Some Syrians arriving now in the United States escaped soon after the war began. Youssef’s family secured housing in Mafraq, Jordan, before Syrians began pouring in. A few miles away from Mafraq is the Zaatari refugee camp, which opened in July 2012 and houses nearly 80,000 people. “The Syrians call Zaatari the death camp. It’s really bad there,” Youssef says. “They are dying in the hot weather. They are dying in the cold weather.”

The onerous requirements and glacial pace of approvals are among the chief concerns raised by refugee advocates. The U.S. system also throws up bureaucratic, judicial, and legal roadblocks to those at risk of death or persecution seeking asylum. The U.N. High Commissioner for Refugees gums up the works as well. In 2014, 14.4 million refugees were registered with the agency, but it submitted only 104,000 cases for resettlement despite the fact most qualify, says Demant.

Bill Swersey says while the U.S. refugee program is difficult to adjust midstream, as funds for staffing and resettlement are budgeted a year in advance, there is a precedent to handle an influx of refugees. After North Vietnam reunified the country in 1975, ending the U.S. war, Washington resettled  131,000 Vietnamese in the United States rapidly despite security concerns, a lack of documents among fleeing refugees, and low public support.

Hooper also points to Canada as “an example of what can be done.” Just like the United States, Syrian refugees were a hot-button issue in Canada’s federal elections. But unlike Donald Trump, who’s whipped up xenophobia by vowing to ban Muslim visitors to the United States and shutting some mosques, Prime Minister Justin Trudeau of Canada’s Liberal Party won election in October 2015 with a promise to open the door to 25,000 Syrian refugees by year’s end.

While the Paris terror attacks delayed that goal, Canada, with 11 percent of the U.S. population, brought in 26,000 Syrian refugees in less than four months. It aims to reach 50,000 by the end of 2016.

The contrast between the United States and Canada is starker when it comes to public attitudes. A week after a Muslim couple went on a shooting rampage in San Bernardino, California, killing fourteen people, the Toronto Star splashed “Welcome to Canada” on its front page, with the headline translated into Arabic underneath.

A Canadian government worker involved in refugee resettlement, who spoke on condition of anonymity, attributes the difference to “broad public support for refugee resettlement and the will of the federal government.” He says Canada “mobilized and sent 500 officials to the region” to speed the process. He adds that Trudeau’s government “wants to reconstruct an image of a multicultural and inclusive society. That still has some currency in Canada.”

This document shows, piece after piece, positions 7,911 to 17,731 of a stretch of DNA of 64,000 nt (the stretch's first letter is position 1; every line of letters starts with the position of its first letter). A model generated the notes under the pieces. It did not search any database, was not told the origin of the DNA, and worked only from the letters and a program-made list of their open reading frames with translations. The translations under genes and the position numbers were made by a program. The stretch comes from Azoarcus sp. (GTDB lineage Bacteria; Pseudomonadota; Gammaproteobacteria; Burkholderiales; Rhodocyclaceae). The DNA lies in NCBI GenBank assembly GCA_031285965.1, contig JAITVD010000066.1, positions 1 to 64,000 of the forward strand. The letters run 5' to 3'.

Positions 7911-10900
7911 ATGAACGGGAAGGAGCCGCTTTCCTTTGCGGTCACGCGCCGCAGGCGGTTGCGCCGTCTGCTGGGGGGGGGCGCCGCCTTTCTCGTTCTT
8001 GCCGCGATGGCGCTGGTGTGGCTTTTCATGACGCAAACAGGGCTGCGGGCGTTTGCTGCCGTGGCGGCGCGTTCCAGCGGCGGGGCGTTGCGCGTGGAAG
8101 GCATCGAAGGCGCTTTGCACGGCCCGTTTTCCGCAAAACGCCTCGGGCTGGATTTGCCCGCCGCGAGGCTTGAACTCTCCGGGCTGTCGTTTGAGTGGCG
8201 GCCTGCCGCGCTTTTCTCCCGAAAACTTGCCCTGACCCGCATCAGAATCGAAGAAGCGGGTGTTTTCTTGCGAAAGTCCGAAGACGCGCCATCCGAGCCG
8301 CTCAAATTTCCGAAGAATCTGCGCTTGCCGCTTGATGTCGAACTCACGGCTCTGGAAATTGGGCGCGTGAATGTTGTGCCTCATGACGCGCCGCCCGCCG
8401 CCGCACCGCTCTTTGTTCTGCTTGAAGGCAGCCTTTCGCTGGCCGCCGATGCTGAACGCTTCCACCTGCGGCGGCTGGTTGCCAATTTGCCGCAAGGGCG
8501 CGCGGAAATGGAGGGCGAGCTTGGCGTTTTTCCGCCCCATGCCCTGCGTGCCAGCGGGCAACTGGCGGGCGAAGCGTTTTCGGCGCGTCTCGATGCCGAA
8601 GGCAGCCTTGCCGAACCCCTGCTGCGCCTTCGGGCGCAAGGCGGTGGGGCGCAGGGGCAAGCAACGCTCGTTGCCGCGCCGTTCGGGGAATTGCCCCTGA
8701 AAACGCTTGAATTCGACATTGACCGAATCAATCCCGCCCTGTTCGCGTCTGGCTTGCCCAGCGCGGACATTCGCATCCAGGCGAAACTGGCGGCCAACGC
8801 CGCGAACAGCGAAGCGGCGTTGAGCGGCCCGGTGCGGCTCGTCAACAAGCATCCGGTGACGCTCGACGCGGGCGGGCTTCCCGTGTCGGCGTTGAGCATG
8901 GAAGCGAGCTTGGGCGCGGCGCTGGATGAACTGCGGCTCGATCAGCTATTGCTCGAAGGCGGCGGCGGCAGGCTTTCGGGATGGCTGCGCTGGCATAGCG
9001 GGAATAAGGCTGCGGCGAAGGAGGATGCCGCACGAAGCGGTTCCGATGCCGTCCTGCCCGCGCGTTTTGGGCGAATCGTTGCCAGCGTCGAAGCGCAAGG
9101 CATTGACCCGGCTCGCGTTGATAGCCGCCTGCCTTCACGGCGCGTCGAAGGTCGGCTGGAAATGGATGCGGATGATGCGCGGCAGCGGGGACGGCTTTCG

It’s a rejection too of the former Conservative government’s vision of Canada as a warrior state. The Conservatives, the worker says, “put in roadblocks to inhibit the resettlement program” which have since been dismantled, although there is still a bias against single men coming from Syria.

Opposition to refugee resettlement in Canada is mainly confined to minor politicians and scattered incidents, like an arson attack on a mosque in Ontario. It also pales next to the United States.

“We’ve seen a tremendous spike in anti-Muslim rhetoric and hate crimes,” Hooper says. “Donald Trump opened the floodgates of anti-Muslim sentiment with his call to ban all Muslims from the U.S. We’re dealing with it on a daily basis.”

Demant of Amnesty International says hateful rhetoric “breeds fear and distrust in communities” and can lead to harmful public policies. One such policy proposal is a congressional bill titled the Refugee Program Integrity Restoration Act. Few think President Obama would sign it into law, but the Refugee Council USA blasted it in a press release, stating the bill “would dismantle the U.S. refugee admissions program.”

Dehabey says the Syrians with whom US Together works have been spared animosity: “Toledo is a very welcoming community. We never received any threats or racist messages after the Paris attacks. In fact, we got calls from people looking to help us out.”

Such welcoming attitudes are met with gratitude. Says Youssef, “We are here and we are loyal to this country now. I want to thank the American government for bringing us here and giving us life.

Aran Gupta has written for The Washinton Postthe Guardian, The Nation, Salon, YES! Magazine, Telesur, and many other publications. He is the author of the forthcoming Bacon as a Weapon of Mass Destruction: A Junk-Food-Loving Chef’s Inquiry into Taste (The New Press). 

From the May issue of the Magazine. 

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Source: Syria Is Our Mother | The Progressive